What is the minimum amount of space needed to grow enough food for one person to survive? And for one person to have a reasonably healthy diet?

Quite a bit fits inside. I would point to books by John Jeavons such as How to Grow More Vegetables Than You Ever Thought Possible on Less Land Than You Can Imagine. I would also point to materials by Toby Hemenway such as The Self-Reliance Myth.

I guess we’re just about out of time, so I will ask one last question: If people reading this interview come away with only ONE message, what message should that be?

Using “Maslow’s hierarchy of needs” as a point of reference, society seems to spend the vast majority of our focus on whether we are sufficiently amused. This is an arrangement that by definition is unsustainable.

Illegal And Controversial Food From Around The World

snake blood wine

Pictured above: snake blood wine.

Tripbase: Illegal And Controversial Food From Around The World

What, no mentioned of Hákarl (fermented shark)?

See also: Steve, Don’t Eat It)

(via Mister X)

Investors see farms as way to grow Detroit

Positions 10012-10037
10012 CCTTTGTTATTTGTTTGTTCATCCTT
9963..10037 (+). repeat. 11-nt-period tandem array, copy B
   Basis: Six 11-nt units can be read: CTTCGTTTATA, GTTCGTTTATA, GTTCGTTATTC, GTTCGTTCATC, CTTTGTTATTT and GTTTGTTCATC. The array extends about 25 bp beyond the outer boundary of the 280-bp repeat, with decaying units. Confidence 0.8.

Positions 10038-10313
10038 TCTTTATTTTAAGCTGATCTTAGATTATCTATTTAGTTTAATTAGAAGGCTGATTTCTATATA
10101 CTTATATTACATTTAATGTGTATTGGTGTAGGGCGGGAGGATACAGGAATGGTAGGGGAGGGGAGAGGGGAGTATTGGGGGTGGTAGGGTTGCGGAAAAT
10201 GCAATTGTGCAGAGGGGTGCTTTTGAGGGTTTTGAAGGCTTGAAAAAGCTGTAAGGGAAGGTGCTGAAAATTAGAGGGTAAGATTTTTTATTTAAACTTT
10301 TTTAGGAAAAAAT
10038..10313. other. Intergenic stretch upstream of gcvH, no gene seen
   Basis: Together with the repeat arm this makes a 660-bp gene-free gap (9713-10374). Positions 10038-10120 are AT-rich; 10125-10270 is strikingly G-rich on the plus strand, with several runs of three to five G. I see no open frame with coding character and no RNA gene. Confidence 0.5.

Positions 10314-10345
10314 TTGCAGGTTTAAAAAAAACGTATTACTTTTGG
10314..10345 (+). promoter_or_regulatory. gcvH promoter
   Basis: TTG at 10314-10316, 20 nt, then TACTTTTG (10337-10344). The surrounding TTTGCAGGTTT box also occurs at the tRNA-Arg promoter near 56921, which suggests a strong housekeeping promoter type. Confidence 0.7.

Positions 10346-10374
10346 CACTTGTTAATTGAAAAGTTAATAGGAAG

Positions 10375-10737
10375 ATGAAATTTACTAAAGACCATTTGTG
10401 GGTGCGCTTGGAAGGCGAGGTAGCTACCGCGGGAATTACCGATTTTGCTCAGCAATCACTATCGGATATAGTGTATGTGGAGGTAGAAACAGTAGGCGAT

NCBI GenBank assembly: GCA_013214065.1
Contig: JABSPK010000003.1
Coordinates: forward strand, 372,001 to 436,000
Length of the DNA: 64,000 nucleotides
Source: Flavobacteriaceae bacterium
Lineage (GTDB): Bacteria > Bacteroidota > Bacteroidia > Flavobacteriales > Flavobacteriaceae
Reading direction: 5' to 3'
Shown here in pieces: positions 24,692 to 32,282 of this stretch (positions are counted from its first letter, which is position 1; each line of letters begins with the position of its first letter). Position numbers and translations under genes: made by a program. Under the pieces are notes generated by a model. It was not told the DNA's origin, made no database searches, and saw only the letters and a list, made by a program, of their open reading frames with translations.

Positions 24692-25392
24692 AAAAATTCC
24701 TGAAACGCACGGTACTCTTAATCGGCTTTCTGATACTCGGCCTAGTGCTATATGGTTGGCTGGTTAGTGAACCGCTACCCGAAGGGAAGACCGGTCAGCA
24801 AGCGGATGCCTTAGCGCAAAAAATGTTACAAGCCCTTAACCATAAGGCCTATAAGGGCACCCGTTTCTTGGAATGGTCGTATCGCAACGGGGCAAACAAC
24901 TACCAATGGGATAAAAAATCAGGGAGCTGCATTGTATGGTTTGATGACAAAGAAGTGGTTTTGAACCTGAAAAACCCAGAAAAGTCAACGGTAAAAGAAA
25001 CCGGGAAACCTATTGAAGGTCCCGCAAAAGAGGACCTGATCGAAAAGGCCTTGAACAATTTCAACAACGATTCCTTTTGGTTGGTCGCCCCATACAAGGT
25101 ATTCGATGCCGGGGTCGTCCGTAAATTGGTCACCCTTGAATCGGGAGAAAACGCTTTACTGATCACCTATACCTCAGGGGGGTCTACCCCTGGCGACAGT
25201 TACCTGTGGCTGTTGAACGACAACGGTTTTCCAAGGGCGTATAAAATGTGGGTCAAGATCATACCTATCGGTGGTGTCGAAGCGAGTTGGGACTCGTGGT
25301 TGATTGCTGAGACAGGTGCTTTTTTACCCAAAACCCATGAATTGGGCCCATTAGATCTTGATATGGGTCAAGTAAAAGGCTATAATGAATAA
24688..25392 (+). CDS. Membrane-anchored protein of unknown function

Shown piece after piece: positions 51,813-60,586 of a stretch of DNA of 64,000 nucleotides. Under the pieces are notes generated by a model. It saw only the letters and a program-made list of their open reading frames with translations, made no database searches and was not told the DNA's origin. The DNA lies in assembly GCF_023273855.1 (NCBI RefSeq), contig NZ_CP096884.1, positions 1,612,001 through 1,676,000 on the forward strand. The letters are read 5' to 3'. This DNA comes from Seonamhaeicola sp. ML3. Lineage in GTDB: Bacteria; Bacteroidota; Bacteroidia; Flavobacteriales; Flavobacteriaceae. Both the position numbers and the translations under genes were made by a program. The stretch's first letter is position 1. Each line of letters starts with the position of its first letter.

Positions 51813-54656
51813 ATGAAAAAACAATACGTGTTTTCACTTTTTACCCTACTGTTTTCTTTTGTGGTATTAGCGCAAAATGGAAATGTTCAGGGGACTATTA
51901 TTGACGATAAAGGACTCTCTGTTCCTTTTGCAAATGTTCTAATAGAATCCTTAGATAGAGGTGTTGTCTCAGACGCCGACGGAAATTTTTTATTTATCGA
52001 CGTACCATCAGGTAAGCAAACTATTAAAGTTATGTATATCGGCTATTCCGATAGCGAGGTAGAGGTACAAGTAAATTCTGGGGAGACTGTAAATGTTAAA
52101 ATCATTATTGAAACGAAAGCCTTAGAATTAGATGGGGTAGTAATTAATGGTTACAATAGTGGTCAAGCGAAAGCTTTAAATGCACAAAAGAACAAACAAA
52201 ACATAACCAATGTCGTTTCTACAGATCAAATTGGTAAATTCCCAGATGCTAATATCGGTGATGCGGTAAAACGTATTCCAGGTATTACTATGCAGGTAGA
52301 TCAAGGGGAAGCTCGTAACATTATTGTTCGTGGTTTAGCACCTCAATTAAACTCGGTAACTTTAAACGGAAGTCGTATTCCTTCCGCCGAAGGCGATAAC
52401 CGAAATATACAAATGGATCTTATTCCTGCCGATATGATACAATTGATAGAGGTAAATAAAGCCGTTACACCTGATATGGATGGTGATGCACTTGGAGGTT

Acres of vacant land are eyed for urban agriculture under an ambitious plan that aims to turn the struggling Rust Belt city into a green mecca.

Reporting from Detroit – On the city’s east side, where auto workers once assembled cars by the millions, nature is taking back the land.

Cottonwood trees grow through the collapsed roofs of homes stripped clean for scrap metal. Wild grasses carpet the rusty shells of empty factories, now home to pheasants and wild turkeys.

This green veil is proof of how far this city has fallen from its industrial heyday and, to a small group of investors, a clear sign. Detroit, they say, needs to get back to what it was before Henry Ford moved to town: farmland. […]

It is the size and scope of Hantz Farms that makes the project unique. Although company officials declined to pinpoint how many acres they might use, they have been quoted as saying that they plan to farm up to 5,000 acres within the Motor City’s limits in the coming years, raising organic lettuces, trees for biofuel and a variety of other things.

LA Times: Investors see farms as way to grow Detroit

(via Brainsturbator)